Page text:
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Characteristics of living things
There are thousands of different chemical reactions occurring in even the smallest animals and plants. These reactions are essential for life. If they stop, the organism dies. All the chemical processes in an organism are called its metabolism.
There are seven important characteristics or life processes common to allplants and animals.
They grow. Plants grow all their lives, but animals usually stop growing once they are adult. Even when growth stops, the materials in an animal's body are being replaced by substances from its food. In an adult human being, all the chemicals in the body are replaced over a period of seven years.
They feed. Organisms must feed in order to grow. Food is needed for growth, for energy and to replace worn-out parts. Animals and plants feed in different ways.
Plants take in simple substances like carbon dioxide and water. They use these simple substances to make more complex substances which can be used as food. In order to do this, plants need energy which they get from sunlight. This process of making food is called photosynthesis.
Animals eat plants or other animals. They then break down the complex chemicals in their food into simpler substances. These simpler substances are then used for growth or energy.
They need energy. Living things need energy to grow, to replace worn-out parts and to move. They get this energy from their food. The process of breaking down food and gaining energy is called respiration.
They get rid of waste products. Organisms are like factories. Materials are constantly being taken in and used to produce other materials. Some of the products are useless, others are poisonous. The waste products of metabolism must not be allowed to collect in an organism or they will poison it. So the organism must get rid of them — this process is called excretion.
They produce offspring. Organisms must produce offspring in order for the species to survive. This process is called reproduction. Usually reproduction involves the union of a male and a female of the same species. This is called sexual reproduction. Some organisms can reproduce on their own without needing both a male and a female. This is called asexual reproduction.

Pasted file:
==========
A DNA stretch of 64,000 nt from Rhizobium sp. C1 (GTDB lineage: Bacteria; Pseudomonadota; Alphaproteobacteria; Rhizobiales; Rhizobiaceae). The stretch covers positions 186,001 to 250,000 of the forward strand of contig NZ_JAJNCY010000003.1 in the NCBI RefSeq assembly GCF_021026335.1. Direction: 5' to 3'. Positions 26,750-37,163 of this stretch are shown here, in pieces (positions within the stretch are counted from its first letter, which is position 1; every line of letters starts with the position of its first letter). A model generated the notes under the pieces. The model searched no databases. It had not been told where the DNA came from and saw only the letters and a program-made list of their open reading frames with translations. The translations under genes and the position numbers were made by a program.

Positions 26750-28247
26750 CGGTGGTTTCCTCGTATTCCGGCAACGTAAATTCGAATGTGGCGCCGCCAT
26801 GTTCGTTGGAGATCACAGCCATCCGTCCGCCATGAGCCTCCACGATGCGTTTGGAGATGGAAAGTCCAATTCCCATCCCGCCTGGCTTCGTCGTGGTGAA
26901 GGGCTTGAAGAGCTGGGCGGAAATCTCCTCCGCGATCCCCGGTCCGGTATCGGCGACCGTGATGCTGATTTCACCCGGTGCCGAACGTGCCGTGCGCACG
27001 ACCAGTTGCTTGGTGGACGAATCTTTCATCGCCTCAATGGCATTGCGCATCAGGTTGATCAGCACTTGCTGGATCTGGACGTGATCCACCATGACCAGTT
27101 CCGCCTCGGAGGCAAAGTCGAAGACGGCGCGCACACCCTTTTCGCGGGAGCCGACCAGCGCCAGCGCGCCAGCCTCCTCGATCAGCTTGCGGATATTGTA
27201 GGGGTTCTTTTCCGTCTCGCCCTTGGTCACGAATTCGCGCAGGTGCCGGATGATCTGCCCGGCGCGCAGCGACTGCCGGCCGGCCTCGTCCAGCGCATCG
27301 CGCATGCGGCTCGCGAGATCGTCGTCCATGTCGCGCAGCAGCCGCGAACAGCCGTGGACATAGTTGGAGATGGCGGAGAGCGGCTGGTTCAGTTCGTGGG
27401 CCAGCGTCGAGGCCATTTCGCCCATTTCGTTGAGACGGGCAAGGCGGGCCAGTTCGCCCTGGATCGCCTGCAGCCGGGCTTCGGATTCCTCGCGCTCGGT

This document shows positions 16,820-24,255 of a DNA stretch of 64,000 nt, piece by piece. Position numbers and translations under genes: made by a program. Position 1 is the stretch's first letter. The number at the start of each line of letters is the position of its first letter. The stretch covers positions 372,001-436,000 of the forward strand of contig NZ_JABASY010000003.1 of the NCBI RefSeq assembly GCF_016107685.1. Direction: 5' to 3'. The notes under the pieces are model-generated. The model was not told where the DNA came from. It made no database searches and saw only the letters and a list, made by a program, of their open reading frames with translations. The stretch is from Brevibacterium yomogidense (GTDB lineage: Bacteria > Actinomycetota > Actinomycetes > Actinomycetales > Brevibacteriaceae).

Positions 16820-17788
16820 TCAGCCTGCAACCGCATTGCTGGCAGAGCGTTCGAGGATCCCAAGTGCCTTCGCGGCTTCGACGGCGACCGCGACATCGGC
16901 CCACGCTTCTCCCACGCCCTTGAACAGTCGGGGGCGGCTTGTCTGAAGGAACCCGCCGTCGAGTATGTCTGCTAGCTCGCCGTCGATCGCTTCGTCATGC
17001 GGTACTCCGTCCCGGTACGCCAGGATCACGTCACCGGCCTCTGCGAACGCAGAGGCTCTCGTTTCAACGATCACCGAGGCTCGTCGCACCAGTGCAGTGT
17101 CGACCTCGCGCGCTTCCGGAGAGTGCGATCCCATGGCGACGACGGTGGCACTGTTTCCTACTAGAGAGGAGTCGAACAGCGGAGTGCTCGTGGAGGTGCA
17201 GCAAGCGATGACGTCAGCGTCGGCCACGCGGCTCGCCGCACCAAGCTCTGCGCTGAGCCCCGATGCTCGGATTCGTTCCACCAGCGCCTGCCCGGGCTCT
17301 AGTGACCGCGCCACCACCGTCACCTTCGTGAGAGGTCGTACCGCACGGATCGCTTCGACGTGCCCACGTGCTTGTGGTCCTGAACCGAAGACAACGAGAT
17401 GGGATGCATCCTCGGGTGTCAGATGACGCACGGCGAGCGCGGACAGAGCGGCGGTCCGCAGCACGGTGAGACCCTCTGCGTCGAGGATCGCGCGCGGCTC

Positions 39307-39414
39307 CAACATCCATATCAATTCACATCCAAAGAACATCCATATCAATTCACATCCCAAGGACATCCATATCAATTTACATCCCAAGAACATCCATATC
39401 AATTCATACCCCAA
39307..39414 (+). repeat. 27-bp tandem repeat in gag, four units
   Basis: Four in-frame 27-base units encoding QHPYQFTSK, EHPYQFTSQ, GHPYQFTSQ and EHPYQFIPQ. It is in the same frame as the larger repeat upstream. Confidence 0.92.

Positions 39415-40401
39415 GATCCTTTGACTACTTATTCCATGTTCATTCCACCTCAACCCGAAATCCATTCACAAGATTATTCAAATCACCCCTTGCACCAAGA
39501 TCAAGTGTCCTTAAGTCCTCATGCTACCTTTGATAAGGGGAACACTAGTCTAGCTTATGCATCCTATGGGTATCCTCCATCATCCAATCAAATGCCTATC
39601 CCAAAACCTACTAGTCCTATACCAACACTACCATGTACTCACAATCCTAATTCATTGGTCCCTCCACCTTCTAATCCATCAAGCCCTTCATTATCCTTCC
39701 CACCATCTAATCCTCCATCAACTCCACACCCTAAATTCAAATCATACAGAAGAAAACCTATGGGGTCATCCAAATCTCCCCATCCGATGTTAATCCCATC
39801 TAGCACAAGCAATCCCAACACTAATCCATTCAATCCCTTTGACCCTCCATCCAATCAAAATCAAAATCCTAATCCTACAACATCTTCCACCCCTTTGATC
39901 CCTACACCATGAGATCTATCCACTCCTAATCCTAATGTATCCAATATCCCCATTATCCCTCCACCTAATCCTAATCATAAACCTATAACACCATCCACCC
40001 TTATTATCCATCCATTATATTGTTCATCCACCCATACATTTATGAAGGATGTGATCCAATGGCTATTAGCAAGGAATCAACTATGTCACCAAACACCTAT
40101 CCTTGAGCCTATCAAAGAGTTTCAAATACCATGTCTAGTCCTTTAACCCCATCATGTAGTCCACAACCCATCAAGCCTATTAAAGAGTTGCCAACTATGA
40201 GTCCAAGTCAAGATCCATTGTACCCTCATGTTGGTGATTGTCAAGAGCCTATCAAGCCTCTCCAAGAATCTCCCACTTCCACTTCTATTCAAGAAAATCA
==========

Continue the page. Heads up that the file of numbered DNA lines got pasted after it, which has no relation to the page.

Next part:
They move. Animals can move parts of their body or even their whole body from one place to another. Plants cannot move themselves from one place to another, but they can move parts of their structure. For example, leaves may turn towards the sunlight and roots may grow towards moisture.
They respond to stimuli. If someone tickles you, you will probably draw back. The tickling is a stimulus, your drawing back is a response. The main stimuli to which organisms respond are heat, light, sound, touch and chemicals which have tastes and smells. In general, plants respond to stimuli much more slowly than animals.
Answer the questions.
1. How are habitats varied?
2. What makes up the environment?
3. What does it mean – to be adapted to the environment?
4. Why are chemical reactions essential for life?
5. What are materials in an organism's body replaced by?
6. Where do living things get energy from?
7. Why mustn’t waste products of metabolism be allowed to collect in an organism?
8. What is the difference between sexual and asexual reproduction?
9. How do plants move?
10. What stimuli do living things respond to?
Prove that the organisms listed below are living things.
Classification of living things
There are more than one million different organisms. Studying them would be impossible without sorting them into groups. These groups are then divided into smaller groups, and so on. The members of a group have similar features.
Living things are first divided into kingdoms. These include the animal kingdom and the plant kingdom.
Kingdoms are then divided into phyla (singular, phylum). For example, there are two phyla in the animal kingdom — vertebrates (animals with backbones) and invertebrates (animals without backbones). Each phylum is split into classes. For example, there are five different classes of vertebrates. Look at Fig. 1 and identify them. Some important characteristics of the five classes of vertebrates are shown in Fig.1.
Fig. 1. The classification of living things into kingdoms, phyla and classes
Say, what you have learnt from the table about the principles of classification.
Read the texts about the relationships of living organisms.
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